Despite the fact that erectile dysfunction (ED) can be a normal part of a man’s life, there are still men who are too uncomfortable speaking to their physician about it. ED is a very common problem for older men, and it’s estimated that half of men between the ages of 40 and 70 have trouble getting or maintaining an erection during intercourse. We’ve provided answers to the most common questions men with erectile dysfunction are often too embarrassed to ask their physician.
- Is it normal to have ED?
If you have trouble getting or maintaining an erection occasionally, then you likely have nothing to worry about. Mood, stress, and fatigue can all contribute to ED. Additionally, the older a man gets, the more common it may become to struggle to maintain an erection. If you are continuously unable to do so, there could be an issue. Remember, you are not a machine, and, just like some days are better than others, the same is true about erections.
- When should I be concerned?
If you are having persistent difficulty getting or maintaining an erection during sexual intercourse, you should consult your physician.
- Does weight contribute to ED?
There are many factors that can cause or contribute to ED, and being overweight is one of those factors. Improving your general health by losing weight, eating healthy foods and having regular physical exercise and seeing your doctor for regular examinations in order to detect any abnormalities, that can help be proactive and avoid the problem in the future.
- Can smoking cause ED?
Smoking can cause many health problems, including ED. Smoking can damage blood vessels and restrict the proper flow of blood, which can contribute to ED.
- What about alcohol?
Like smoking, alcohol can contribute to ED. While drinking has often been associated with an increase in a desire for sexual activity, over drinking can impact the body in many different ways and directly or indirectly cause erectile dysfunction. Drinking excessive amounts of alcohol can affect other organs like the liver and brain. Too much alcohol can contribute to ED.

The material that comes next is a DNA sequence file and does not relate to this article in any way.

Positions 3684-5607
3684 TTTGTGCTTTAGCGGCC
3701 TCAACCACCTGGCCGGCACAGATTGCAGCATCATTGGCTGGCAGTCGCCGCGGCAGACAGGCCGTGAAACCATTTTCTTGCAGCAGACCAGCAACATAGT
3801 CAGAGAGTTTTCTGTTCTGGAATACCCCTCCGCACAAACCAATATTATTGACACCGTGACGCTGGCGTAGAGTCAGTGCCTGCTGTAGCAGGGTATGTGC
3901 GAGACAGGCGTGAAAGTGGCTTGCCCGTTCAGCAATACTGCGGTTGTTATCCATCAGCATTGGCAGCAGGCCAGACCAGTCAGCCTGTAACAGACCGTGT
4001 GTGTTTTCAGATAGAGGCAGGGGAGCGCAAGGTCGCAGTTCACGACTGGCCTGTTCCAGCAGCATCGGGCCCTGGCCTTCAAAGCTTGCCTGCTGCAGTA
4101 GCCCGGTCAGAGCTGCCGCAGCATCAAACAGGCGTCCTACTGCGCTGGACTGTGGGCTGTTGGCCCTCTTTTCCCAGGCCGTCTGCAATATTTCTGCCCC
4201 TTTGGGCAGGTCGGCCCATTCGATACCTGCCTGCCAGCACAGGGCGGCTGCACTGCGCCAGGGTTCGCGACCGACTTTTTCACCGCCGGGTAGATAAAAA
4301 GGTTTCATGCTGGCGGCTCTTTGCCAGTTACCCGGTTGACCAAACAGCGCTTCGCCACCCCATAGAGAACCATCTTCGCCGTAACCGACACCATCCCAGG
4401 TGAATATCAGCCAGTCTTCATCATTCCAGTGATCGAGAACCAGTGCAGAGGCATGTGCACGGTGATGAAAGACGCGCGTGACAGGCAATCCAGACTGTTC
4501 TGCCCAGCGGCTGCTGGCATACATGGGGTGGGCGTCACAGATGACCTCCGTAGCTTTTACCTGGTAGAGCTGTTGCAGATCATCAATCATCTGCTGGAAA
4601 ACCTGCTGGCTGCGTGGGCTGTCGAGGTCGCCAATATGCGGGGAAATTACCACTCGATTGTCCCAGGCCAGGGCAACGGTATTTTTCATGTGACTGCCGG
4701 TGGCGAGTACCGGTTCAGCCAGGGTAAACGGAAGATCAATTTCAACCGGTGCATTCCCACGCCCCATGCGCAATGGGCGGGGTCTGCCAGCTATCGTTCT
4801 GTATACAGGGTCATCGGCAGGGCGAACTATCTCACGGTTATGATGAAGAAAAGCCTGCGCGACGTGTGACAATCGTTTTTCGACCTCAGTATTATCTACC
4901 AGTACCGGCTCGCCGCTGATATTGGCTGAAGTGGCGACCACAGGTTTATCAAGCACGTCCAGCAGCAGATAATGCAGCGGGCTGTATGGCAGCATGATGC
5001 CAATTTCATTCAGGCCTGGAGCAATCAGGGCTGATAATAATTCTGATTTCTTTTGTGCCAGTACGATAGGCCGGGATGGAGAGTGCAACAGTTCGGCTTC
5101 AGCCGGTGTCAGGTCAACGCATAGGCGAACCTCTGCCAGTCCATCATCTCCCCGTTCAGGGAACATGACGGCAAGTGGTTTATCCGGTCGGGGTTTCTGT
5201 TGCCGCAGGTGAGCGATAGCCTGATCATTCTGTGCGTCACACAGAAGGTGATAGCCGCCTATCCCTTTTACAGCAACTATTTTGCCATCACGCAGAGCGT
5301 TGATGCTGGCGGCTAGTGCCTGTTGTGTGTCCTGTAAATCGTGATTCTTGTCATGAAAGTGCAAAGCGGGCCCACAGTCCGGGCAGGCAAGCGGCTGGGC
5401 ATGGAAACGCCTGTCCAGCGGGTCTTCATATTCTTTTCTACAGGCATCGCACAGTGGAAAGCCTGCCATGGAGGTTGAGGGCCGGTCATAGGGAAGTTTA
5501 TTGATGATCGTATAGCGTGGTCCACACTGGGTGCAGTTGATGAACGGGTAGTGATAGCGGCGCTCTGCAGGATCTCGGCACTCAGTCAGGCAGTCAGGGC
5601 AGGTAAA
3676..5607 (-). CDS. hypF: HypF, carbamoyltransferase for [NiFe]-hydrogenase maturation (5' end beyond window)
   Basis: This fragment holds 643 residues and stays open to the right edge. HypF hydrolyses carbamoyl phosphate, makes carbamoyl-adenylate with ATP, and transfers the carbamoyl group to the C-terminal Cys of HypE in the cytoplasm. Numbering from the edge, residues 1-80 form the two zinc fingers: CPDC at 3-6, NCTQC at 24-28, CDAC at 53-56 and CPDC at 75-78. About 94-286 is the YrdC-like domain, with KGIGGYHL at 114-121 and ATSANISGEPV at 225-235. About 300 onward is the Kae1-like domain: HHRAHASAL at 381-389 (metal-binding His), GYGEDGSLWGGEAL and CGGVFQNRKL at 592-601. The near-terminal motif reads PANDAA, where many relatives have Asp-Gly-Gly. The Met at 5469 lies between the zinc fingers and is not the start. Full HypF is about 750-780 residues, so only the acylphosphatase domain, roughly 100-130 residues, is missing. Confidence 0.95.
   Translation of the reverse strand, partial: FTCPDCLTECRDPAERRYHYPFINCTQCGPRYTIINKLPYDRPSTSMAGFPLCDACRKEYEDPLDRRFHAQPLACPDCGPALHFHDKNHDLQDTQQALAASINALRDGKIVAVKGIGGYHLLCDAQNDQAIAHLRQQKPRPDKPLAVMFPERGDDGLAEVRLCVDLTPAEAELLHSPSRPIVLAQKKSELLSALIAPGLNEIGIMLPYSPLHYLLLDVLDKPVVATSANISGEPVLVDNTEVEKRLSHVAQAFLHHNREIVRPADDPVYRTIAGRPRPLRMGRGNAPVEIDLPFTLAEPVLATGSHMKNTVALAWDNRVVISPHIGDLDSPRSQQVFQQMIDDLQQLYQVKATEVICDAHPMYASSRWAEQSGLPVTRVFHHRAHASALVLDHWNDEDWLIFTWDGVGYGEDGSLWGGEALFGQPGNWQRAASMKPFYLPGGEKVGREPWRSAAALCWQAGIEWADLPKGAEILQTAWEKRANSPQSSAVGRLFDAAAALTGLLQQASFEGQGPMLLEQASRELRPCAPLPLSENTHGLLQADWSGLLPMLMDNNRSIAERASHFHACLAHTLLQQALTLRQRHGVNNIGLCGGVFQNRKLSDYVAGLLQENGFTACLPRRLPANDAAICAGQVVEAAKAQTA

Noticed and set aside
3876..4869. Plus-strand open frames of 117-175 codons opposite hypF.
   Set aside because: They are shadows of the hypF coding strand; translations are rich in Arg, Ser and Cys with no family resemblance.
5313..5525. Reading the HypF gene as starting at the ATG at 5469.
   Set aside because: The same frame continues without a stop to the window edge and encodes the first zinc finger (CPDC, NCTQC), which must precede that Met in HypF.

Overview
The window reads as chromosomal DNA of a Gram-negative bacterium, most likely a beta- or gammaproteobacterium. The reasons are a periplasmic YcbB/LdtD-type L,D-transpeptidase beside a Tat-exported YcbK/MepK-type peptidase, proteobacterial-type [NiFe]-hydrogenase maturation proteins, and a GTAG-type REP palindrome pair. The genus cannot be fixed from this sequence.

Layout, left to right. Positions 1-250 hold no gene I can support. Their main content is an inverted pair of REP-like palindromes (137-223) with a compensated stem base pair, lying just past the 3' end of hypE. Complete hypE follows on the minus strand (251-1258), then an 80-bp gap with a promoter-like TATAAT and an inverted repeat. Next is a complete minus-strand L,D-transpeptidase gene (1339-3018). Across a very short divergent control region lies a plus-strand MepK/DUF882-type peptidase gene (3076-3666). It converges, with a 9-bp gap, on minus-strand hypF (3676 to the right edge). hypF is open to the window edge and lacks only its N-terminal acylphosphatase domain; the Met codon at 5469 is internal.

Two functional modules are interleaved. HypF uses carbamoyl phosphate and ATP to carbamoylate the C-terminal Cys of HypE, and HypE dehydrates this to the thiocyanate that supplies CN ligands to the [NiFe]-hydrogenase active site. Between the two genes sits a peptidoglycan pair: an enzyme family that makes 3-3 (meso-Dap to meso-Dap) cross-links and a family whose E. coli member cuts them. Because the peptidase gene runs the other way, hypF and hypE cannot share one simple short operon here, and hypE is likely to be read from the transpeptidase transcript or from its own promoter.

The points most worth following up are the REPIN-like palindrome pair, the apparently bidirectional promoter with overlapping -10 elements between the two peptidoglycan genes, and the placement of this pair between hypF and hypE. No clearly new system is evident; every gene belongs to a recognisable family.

- Do chronic health conditions contribute to ED?
Yes! Diabetes, depression, high cholesterol, high blood pressure, neurological diseases, or kidney disease may contribute to ED. Sometimes the medications used to treat these conditions also can cause ED. Discuss your medications and medical conditions with your physician to learn more specifically about your individual health issues and to see if they could be contributing to ED.
- How does stress affect ED?
General daily stress can affect ED, depending on how you deal with it. Anxiety is especially known to contribute to ED. Financial, emotional, and workplace stress can be a factor in the bedroom. Marital relationships and new partners issues can also contribute to ED
- Can Hormonal Issues Contribute to ED?
Yes! Both men and women require certain hormones to have the desire for sexual activities. In men, testosterone and its byproducts are the usual cause of low desire and can lead to ED.
- How can I improve my ED?
The first step is to be honest and recognize there is a problem. Do not be afraid or embarrassed. Improving your general physical health will also improve your issues with ED. Losing weight, exercising regularly, and eating healthy foods will promote a healthy body.
- Can my medications cause ED?
There are many medications which can contribute to ED as a side-effect. Discuss your medications with your doctor to determine if they can be a factor. You may be able to switch to another medication to reduce this effect.
- What are the most common treatments?
There are a wide variety of treatments ranging from sex therapy, to pills, vacuum devices, shots, or even or penile implants. All can be discussed with your Georgia Urology physician.
Georgia Urology works hard to provide all of our patients with confidence and high-quality care, even in the face of difficult-to-discuss problems, such as ED. If you’re suffering and want to ask the questions men with erectile dysfunction should ask their doctors, take the first step by contacting Georgia Urology to schedule an evaluation and consultation today.